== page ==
All jobs have salaries that vary based on an applicant's credentials, their level of expertise and the business's location, among other factors. As of 2023, network engineers in the U.S. can earn salaries anywhere from $65,000 to $157,000, with an average of $82,245, according to Glassdoor. Salaries for software engineers in the U.S. range from $91,000 to $217,000, with an average of $110,012.


Many IT professionals go through the route of higher education. The U.S. Bureau of Labor Statistics estimated that only a quarter of IT professionals in 2018 and 2019 didn't have a bachelor's degree or higher. Network and software engineers who choose to pursue higher education typically study computer engineering, information systems, IT or some other related area of concentration.

Outside of college degrees, IT pros can obtain certifications to study and prove their credentials in specific technology fields. Certifications are a feasible way to break into an industry and can help IT professionals stay up to date in their fields. Many companies require certifications for certain roles.

Many vendors and certification organizations offer certifications for both network and software engineers. Cisco, Juniper Networks and CompTIA all offer certifications for network engineers, although Cisco's are arguably the most popular. On the other hand, software engineers might go for Oracle's certification tracks or the vendor-neutral Certified Internet Web Professional certifications. Aspiring IT pros should evaluate the differences between network and software engineer career paths to determine the direction in which they want their careers to head.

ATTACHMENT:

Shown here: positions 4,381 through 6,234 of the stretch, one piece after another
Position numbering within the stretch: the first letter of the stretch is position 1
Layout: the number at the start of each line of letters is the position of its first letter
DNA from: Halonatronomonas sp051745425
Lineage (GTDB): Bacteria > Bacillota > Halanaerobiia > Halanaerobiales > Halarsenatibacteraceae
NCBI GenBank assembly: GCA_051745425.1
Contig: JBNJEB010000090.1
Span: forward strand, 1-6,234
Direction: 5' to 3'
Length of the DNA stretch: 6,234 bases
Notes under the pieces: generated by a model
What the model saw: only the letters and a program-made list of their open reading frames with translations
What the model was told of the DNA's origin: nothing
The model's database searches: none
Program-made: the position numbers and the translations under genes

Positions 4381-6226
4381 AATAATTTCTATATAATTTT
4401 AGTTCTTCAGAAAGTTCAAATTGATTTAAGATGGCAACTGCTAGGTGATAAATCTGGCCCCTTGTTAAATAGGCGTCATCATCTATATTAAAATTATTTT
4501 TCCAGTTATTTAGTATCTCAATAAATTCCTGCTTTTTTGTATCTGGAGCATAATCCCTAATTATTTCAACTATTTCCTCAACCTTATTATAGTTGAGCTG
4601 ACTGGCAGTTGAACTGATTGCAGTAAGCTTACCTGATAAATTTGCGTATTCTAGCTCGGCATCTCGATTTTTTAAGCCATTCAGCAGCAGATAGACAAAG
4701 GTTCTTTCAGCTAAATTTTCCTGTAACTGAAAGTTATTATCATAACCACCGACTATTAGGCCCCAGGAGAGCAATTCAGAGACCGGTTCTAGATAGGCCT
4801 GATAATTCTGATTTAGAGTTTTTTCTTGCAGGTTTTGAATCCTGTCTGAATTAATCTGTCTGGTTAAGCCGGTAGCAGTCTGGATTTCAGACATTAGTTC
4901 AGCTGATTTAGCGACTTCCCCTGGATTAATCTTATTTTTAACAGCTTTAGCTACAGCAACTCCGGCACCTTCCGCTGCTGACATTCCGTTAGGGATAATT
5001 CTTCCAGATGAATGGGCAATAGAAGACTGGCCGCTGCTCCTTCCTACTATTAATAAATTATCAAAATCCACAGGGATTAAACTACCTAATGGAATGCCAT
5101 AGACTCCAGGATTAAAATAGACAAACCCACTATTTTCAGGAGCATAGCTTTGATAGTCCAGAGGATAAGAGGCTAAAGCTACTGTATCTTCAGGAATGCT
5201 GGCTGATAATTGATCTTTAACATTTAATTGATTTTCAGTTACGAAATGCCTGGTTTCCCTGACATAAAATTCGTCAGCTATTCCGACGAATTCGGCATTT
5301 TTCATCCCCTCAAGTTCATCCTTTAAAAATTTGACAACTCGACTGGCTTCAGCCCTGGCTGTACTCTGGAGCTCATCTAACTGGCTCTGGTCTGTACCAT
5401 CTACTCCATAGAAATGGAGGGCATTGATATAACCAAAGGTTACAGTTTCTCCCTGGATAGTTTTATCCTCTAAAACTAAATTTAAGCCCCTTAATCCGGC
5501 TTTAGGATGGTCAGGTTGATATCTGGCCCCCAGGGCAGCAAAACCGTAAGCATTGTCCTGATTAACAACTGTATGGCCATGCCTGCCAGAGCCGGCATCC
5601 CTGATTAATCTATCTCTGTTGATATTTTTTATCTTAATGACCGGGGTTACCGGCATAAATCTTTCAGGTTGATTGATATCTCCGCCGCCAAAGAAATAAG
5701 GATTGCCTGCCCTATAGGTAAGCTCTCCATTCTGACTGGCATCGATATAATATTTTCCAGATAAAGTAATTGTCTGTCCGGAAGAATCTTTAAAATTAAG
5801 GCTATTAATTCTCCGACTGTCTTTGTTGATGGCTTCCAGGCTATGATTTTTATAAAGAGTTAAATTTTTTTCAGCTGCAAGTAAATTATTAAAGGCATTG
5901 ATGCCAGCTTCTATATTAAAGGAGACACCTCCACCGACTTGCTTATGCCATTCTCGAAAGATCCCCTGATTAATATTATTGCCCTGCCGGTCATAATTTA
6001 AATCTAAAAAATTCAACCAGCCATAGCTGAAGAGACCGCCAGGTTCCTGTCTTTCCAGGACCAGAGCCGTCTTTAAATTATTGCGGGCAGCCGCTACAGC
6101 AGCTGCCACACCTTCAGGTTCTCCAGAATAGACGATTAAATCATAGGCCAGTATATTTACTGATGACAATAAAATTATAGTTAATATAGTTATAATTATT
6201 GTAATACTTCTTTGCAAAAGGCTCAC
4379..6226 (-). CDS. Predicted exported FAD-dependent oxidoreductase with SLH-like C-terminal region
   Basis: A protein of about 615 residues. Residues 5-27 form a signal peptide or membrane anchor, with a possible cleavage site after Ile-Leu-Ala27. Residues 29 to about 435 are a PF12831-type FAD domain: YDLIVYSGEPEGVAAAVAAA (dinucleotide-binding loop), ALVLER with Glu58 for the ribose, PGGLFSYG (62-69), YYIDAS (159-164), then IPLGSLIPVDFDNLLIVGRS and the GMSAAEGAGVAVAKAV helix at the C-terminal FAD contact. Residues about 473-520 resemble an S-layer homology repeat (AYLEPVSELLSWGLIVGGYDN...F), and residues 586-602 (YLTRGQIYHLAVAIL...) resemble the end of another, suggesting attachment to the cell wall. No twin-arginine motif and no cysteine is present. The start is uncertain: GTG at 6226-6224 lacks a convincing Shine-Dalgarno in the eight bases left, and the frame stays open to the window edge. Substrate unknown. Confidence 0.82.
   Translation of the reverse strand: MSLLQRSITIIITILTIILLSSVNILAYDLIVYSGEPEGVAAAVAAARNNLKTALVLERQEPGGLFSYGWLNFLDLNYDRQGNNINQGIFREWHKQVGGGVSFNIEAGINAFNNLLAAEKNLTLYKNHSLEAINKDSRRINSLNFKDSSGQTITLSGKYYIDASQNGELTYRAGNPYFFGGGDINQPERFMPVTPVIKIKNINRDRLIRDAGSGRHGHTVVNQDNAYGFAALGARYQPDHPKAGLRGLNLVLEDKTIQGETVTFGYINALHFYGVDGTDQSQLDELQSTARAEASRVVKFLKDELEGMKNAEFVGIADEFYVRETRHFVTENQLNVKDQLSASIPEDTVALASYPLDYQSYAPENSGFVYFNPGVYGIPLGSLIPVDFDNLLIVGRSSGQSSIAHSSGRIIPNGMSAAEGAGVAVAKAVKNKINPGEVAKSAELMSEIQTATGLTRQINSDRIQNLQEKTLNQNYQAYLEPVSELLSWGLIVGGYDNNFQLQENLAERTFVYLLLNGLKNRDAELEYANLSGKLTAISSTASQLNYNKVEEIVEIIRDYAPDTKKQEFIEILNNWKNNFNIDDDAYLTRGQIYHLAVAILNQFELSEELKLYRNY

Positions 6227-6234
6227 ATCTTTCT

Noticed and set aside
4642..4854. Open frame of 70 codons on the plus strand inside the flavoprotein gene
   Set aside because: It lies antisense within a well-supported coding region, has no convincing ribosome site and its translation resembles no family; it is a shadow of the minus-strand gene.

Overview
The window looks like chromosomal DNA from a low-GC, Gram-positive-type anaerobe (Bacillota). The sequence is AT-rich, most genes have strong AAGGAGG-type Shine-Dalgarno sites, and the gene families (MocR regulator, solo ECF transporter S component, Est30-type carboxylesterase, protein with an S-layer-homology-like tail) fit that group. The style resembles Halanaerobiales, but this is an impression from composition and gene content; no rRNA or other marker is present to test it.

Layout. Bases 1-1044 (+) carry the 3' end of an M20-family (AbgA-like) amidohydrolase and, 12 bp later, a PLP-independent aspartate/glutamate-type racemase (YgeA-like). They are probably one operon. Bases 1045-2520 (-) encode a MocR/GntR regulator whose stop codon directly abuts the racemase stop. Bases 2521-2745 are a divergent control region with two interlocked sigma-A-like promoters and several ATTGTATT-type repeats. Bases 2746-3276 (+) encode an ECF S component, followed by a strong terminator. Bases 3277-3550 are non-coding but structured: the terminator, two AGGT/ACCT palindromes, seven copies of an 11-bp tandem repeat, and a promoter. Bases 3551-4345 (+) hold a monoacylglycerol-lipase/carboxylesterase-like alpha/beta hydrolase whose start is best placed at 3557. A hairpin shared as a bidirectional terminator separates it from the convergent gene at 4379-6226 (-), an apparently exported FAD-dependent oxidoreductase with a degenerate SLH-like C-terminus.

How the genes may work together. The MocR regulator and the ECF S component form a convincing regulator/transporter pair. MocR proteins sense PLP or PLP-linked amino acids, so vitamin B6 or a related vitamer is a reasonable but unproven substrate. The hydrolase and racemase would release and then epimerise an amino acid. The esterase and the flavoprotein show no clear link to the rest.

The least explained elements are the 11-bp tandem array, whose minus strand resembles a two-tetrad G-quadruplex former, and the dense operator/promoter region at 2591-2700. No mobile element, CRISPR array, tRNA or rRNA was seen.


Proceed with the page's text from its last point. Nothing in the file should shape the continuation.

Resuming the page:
Which job role is better?

Network engineers focus on networks, while software engineers focus on software. Both careers require IT professionals to design, implement and maintain their systems, whether networks or software.

Although both fields require an understanding of each other, several differences exist between careers in either, from a difference in skill sets to the types of certifications required to work in each field. Once prospective IT pros understand the distinctions between the two, they can choose which area of technology to pursue.

Neither role is better than the other. The choice between the two careers comes down to what IT professionals prefer to work on in their day-to-day activities. Network engineering might be the ideal choice for aspiring IT professionals interested in analytical work and troubleshooting. Aspiring IT pros with more creative mindsets might prefer to create and build software to support organizations and find more enjoyment as software engineers.